Auto-Routing of DICOM Images

Hi, I wrote a LUA script for a multi-modality auto-routing. When my Orthanc instance receives a study it auto-forwards received study to four different remote AE (workstation) In the script, I wrote these simple four line:

SendToModality(instanceId, 'WS1')
SendToModality(instanceId, 'WS2')
SendToModality(instanceId, 'WS3')
SendToModality(instanceId, 'WS4')

Everything work fine if each remote AE is powered on. If one or more AE is powered off Orthanc isn't able to forward to relevant AE (this is obviously) and it (this is the trouble) stops the auto-routing process.
For instance, if WS2 is powered off but WS3 and WS4 are powered on, Orthanc fails to send to WS2 and doesn't send to WS3 and WS4. I haven't been able to figure out how to adapt it. Any help would be appreciated!


Thanks for the feedback!

Please could you try and run the attached patch?


store-scu.patch (922 Bytes)

Thank you for your prompt reply!
I have to setup the environment to apply the patch and rebuild Orthanc.
I'll update you as soon as I have more information available.

Hi Sébastien,
I applied the patch and everything goes ok! Thank you.
I’ve an other question about Orthanc: can it listen on two or more different TCP port number? For example, I have to configure two DICOM node (same AE-Title, same hostname but different port number) on the same AE to implement different behaviour (e.g, first port correspond to a standard behaviour while second one is a forwarder).
I hope I explained myself clearly.
Thanks in advance

Fine! :slight_smile:

Since Orthanc is lightweight and standalone, you can very easily deploy several instances of Orthanc on the same computer. This is the standard way of listening on several TCP ports with Orthanc. Nothing prevents you from using the same AET on these multiple instances of Orthanc, provided they listen on separate TCP ports.

In your case, you could for example setup 1 “automation” instance of Orthanc to act as the receiver/forwarder (possibly with its HTTP server disabled), and 1 “public” instance of Orthanc to serve the images. Whenever the automation instance receives an image, it duplicates it to the public Orthanc (e.g. through Lua forwarding).


FYI, Orthanc 0.8.2 has just been released, with the patch included.

Hi Sébastien,

The patch you provide, protects the code with a try catch instruction. But, how can i proceed, in the case i want to retry the file rerouting?

Best regards,


To implement a more complex logic such as this one, you will have to drive Orthanc from an external script (e.g. Python) using the REST API.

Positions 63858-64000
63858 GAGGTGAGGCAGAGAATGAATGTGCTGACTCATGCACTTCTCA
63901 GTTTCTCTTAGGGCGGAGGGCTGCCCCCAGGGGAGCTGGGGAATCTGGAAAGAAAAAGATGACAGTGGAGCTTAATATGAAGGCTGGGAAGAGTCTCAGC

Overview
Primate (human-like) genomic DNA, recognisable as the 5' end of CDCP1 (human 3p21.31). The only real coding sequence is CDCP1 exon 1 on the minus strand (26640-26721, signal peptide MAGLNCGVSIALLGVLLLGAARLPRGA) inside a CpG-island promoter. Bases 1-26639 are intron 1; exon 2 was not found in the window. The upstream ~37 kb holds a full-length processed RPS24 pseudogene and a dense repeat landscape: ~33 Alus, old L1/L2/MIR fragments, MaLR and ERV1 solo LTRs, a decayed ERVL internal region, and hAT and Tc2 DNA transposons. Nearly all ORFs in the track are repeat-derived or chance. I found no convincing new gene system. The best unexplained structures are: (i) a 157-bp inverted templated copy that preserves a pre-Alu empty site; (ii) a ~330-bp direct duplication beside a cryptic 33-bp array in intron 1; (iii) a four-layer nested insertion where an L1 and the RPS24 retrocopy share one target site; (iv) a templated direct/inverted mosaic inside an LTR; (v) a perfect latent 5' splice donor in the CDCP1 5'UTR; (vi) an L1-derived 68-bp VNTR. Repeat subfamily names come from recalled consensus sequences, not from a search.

Thanks Sébastien. I’ll do that.


Hi Sébastien,

I followed your advice, and start a implementation of auto-routing with Ruby script.
The main idea was to use the former lua script, mentioned by you, to call a system instruction (my ruby script), to enqueue the instanceID.
After that, another script (a consumer), it would read this queue and fires a POST request to “http://localhost:8042/modalities/mymodality/store”.

But during this process, I realized two things.
1 - Empty response (no response) for POST request
When I do a POST request against the resource “modalities/mymodality/store”, the result is “no response”. Even when you use curl instruction, it returns code 52.

2 - I still have lack of assurance about the DICOM transfer success.
Supose that the POST request mentioned above, returns a 200 status code to me. What it means? For me, (after reading the source code of Orthanc), the meaning is: “Ok man, I scheduled a transfer Dicom operation for you with success”
And that is the big issue. Because if the sender or the receiver looses your internet connection that operation can fail, without I have noticed.

In my opnion, one possible solution for this issue is automatically reschedule the failured job .
I looked the OrthancRestApi source code. But my inexpressive C++ skills limited me just to read the code.
So I would to know if you think that is possbile to do this in ServerScheduler::SignalFailure.
Or maybe add a RetryJob method to ServerScheduler, in order to use them from the ServerCommandInstance::Execute.

Best regards,

Hi Sergio,

Sorry for the delay.

You should not call your Ruby script from the embedded Lua engine of Orthanc. As the Lua engine is at the core of Orthanc, you face many constraints that stem from the fact that the DICOM is not fully registered by the Orthanc database at the time your script is called.

Instead, you should implement a separate Ruby script with a polling loop that continuously monitors the “/changes” URI of the REST API to be informed of the arrival of new DICOM instances. This script must not be called from Lua, but must be launched as a separate process. The standard distribution of Orthanc contains a folder with several Python scripts that demonstrate this API (sorry, no Ruby here, but you can contribute by submitting your scripts to the GitHub “OrthancContributed” repository): (notably “”)

If you use the REST API from the external, you will not encounter your problems anymore.